If you're a daily soda guzzler, I challenge you to stop for one week and replace your soda with something else sugary, like juice or Gatorade. I replaced my daily Coke with Lipton Green Tea. Tell me after one week you don't feel better.

#3 Take a daily multivitamin

In recent years, vitamins have become over-marketed and people think they can vitaminize (that's not a word) their way into health. Vitamins don't work like that.

Vitamins are facilitators. They work mostly as enzymatic cofactors in your body. That means they bind to an already active protein, whether inside of cells or in the bloodstream, and increase the activity or efficiency of that protein. In other words, vitamins boost the performance of the components that are already present in your body. However, if other fundamental nutrients (protein, carbohydrates, etc.) are lacking, the vitamins won't do you as much good. They only enhance an already functioning system.

 Multivitamins don't make me "feel" different. I don't have more energy or think more clearly. But I have noticed vitamins improve my resilience. If I push my body when I'm taking my vitamins, I sense I recover more quickly. I bounce back more efficiently. I get sick less frequently. I can maintain my focus longer into the day, even when I start feeling fatigued.

#4 Eat fresh fruits and vegetables

Another line of cliche advice!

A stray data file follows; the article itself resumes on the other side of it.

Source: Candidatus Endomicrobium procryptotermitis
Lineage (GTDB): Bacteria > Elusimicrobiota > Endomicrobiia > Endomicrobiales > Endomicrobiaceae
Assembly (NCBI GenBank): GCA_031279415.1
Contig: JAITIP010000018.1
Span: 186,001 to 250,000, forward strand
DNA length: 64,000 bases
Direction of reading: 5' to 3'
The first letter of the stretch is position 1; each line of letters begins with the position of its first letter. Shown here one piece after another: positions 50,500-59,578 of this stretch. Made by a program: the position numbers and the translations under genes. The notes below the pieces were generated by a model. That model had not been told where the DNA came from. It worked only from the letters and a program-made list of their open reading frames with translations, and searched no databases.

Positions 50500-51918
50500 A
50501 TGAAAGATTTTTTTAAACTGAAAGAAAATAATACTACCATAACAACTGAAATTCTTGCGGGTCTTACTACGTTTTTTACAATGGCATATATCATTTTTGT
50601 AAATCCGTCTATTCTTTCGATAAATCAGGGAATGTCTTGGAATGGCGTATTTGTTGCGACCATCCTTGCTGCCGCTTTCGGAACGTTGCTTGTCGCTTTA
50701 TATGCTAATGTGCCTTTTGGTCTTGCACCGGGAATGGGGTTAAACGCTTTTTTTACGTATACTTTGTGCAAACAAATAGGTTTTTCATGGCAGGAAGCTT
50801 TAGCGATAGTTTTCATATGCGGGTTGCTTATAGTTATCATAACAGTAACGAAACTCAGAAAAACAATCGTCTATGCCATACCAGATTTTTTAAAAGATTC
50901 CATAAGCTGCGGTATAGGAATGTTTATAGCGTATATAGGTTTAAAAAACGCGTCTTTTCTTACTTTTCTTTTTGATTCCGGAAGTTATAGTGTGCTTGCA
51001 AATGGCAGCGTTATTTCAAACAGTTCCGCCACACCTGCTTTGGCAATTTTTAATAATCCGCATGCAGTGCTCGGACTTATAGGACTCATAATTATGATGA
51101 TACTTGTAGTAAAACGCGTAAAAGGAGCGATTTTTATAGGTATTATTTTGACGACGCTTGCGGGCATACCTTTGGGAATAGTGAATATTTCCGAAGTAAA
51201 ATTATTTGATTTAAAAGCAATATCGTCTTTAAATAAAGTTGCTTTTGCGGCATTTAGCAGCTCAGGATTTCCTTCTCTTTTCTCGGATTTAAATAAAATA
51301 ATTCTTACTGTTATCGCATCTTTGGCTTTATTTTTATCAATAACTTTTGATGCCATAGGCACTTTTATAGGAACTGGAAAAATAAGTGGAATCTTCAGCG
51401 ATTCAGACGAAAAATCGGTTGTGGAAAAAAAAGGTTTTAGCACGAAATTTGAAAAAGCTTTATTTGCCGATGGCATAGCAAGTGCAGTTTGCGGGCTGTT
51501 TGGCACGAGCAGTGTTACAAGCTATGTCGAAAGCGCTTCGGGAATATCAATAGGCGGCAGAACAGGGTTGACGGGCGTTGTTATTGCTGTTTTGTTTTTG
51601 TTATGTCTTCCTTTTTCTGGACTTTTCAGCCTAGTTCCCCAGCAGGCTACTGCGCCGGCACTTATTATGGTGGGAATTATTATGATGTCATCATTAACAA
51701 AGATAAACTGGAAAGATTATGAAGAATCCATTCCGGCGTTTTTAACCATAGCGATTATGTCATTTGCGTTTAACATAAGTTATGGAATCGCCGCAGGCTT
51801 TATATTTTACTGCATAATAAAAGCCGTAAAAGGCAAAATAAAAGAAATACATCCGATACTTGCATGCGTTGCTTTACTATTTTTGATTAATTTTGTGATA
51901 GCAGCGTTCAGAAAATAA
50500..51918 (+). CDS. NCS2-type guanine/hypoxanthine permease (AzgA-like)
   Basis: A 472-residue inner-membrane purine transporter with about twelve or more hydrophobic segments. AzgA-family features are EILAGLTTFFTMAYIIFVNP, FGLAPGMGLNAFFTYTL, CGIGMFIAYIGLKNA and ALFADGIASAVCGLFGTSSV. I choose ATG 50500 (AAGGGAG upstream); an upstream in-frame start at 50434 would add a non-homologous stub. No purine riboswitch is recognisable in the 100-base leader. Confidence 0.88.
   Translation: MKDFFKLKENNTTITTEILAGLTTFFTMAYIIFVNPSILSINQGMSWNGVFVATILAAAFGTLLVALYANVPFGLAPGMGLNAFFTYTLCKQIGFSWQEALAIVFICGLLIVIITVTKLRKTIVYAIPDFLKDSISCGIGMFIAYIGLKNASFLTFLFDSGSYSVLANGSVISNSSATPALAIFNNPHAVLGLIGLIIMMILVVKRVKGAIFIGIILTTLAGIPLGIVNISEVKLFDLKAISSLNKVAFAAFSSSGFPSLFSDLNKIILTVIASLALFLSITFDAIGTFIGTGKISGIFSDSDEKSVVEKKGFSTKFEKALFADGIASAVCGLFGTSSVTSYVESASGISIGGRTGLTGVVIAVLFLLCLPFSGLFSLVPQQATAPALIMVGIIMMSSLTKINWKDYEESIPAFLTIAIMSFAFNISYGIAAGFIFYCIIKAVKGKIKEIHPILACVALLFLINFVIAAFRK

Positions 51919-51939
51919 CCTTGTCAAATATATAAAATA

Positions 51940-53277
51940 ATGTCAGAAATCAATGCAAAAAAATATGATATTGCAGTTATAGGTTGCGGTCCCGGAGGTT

But seriously, I eat baby carrots almost every day of my life. I love them. Eat them instead of Doritos! My wife makes a salad for almost every dinner in our house. They usually have lettuce, carrots, cheese, black olives, green peppers, and tomatoes. I love to munch on green peppers, carrots, cauliflower, broccoli, green beans, snap peas, and whatever other vegetable happens to be in the house. Sure, I might dip them in ranch and add some fat and calories to them, but the nutrients in the veggies still help my body.



Vegetables are good for you because they have unique combinations of elements in them that facilitate the function of your body. In fact, if you eat a balanced diet of vegetables and fruits, you wouldn't need multivitamins. But the truth is that none of us consistently eat enough fruits and veggies to keep our bodies in great shape. The supplemental vitamins can help fill in the deficiencies in our diets.

#5 Be conscious of pathogens

Pathogens are disease-causing microorganisms. Most microorganisms are not pathogenic--that is, they won't cause you to get sick. But we all know that sickness is pretty common. Here are some things I do to avoid getting sick.

First, follow steps #1-4, because a healthy body (and immune system) is your best defense against these nasty microscopic enemies.

Next, maintain mental awareness of things or people you touch. Shopping carts? Church pews? Door handles? Faucet knobs? All these things probably have pathogens on them. If you touch them, disinfect your hands as soon as possible, and don't touch any part of your face until you do. If you shake a person's hand, just assume their hands are contaminated. 



"But Dan, you're a germophobe." No, I am not afraid of them, because I know how to kill them or wash them off of me. Carry an alcohol-based disinfectant in your car and use it when you leave a store, a mall, or someone's house. Wash your hands every time you come home from the grocery store. If you have been around people, wash your hands as soon as you leave their presence. Most people are shedding virus/bacteria the most prior to being symptomatic. You can't assume the a person that looks okay is not infected.